#EdTech for Emergency Responders and Managers
Years ago as a police cadet I sat through numerous 8-hour days of classroom training at the academy (struggling to stay awake on 5 or more cups of coffee!) and I can’t help but think I would have been much better prepared for the job if I could re-listen to many of the lessons. Let’s face it, after graduating from the academy most knowledge about constitutional law and police science quickly fades and on-the-job peer advice (right or wrong) trumps anything learned in the classroom.
A few years later I landed a job with the Federal Emergency Management Agency (FEMA), and my training experience was equally as tiring since I was required to complete several lengthy self-guided online “Independent Study” courses—without an instructor or any peer-to-peer interaction.
Fast forward to 2014. Social and mobile trends are changing the ways people learn. Educational technology—or “#EdTech” for those following the trend on Twitter—has made learning more accessible and interactive. Webinar-based training is one popular type of #EdTech that facilitates synchronous peer-to-peer and student-instructor interaction, while traditional self-guided online training does not. Podcasts (see iTunes U) and video tutorials (see Youtube, SchoolTube, and Vimeo) allow anyone to watch and listen to instruction on a vast array of topics, which can, for example, help the police officer who wants to brush up on constitutional law and police science.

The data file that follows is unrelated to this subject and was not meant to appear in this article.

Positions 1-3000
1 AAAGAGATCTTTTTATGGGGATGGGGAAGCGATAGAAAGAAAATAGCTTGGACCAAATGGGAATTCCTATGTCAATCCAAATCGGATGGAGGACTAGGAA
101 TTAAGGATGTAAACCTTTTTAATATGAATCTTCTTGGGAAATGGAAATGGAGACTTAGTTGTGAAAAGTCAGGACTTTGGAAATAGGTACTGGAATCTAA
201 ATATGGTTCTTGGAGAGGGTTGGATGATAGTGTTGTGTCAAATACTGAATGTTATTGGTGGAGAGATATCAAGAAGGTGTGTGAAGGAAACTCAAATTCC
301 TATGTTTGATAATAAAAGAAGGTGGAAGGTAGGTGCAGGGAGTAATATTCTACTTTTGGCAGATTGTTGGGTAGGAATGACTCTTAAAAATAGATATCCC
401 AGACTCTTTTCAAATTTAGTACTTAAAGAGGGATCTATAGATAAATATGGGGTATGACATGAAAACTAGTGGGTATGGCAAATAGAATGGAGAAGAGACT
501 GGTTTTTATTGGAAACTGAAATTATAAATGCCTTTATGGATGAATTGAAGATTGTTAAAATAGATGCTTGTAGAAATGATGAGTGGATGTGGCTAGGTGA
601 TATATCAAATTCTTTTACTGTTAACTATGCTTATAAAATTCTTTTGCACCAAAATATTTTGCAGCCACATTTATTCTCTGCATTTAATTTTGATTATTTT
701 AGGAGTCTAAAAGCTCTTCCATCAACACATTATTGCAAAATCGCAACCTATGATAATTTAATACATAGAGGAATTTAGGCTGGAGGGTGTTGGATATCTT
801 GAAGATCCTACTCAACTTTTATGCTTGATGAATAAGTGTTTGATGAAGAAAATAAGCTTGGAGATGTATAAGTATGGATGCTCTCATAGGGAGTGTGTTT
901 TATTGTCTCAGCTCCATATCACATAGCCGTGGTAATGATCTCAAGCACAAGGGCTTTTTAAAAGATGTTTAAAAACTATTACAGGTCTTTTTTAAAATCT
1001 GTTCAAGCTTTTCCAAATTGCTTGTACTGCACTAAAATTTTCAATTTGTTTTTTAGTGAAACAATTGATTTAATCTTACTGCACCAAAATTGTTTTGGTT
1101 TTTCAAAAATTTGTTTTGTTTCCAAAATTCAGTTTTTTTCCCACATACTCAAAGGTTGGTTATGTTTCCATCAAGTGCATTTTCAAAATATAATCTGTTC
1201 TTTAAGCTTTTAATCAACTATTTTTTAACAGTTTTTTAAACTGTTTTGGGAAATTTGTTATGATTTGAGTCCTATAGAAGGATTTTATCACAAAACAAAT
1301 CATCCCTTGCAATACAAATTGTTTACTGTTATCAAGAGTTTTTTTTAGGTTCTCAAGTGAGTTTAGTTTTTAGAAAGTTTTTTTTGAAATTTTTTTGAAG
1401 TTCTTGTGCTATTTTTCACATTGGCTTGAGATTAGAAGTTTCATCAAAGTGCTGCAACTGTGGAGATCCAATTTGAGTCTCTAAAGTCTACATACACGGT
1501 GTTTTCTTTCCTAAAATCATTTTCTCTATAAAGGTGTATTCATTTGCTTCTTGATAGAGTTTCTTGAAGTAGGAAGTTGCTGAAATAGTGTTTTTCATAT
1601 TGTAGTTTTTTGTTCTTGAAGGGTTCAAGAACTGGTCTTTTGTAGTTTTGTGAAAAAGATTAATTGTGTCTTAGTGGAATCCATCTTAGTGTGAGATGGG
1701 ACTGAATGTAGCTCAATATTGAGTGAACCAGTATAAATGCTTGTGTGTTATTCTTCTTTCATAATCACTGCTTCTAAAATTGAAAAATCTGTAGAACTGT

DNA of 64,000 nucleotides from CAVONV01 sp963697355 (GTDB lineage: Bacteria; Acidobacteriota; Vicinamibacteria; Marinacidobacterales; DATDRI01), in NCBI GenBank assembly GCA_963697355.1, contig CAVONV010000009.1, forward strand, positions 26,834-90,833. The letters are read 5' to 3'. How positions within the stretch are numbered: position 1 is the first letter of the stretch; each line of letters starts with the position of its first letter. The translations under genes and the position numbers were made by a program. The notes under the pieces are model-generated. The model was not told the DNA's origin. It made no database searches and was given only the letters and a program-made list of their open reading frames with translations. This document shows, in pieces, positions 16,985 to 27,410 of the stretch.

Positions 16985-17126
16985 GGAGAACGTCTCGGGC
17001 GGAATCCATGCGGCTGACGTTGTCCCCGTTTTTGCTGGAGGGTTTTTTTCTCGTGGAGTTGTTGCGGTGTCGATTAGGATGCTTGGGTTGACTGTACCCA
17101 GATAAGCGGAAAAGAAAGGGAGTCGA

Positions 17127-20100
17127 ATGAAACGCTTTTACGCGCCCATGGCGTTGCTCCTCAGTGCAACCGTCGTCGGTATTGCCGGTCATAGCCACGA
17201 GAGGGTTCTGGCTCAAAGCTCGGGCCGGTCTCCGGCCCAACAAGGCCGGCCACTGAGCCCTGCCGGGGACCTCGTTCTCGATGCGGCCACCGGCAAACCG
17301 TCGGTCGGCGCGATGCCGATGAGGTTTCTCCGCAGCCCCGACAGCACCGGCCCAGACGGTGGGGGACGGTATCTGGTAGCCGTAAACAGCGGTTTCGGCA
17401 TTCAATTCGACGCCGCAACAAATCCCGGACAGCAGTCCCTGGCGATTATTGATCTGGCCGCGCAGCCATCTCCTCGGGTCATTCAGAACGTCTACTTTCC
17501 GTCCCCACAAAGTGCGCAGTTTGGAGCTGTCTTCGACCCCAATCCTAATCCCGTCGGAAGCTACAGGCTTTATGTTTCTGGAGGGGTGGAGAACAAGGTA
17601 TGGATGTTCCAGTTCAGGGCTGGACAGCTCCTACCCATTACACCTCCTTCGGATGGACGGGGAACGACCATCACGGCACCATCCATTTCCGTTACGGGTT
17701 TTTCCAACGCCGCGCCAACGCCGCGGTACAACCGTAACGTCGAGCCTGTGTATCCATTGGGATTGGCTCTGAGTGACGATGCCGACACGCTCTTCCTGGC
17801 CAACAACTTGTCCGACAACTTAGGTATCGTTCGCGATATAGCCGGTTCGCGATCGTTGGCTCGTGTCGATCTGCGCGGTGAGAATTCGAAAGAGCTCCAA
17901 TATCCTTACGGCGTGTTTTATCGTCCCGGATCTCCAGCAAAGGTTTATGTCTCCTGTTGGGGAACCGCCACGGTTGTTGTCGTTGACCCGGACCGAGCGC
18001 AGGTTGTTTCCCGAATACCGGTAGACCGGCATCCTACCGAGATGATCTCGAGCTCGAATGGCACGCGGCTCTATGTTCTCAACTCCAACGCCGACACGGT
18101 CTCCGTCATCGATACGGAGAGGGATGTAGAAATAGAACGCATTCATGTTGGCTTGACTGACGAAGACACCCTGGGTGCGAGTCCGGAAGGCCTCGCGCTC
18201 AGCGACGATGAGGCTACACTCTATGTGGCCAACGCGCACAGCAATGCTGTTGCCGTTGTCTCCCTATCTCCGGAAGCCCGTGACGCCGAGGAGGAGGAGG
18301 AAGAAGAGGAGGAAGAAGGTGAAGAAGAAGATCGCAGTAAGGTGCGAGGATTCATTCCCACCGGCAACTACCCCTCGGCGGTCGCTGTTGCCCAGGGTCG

That’s not all. Search engines and online peer groups make it easy to discover information and advice authored by field experts. Finally, Massive Open Online Courses (MOOCs) and video games make online learning more social, accessible and fun.
So, here’s the question: Is your emergency responder or emergency management agency adapting to newer and better ways to train and educate your people?
If the answer is no, then get started! Engage your training audience and analyze their wants and needs. Review your existing training programs to determine what content should be delivered in more social and accessible ways that foster ongoing learning.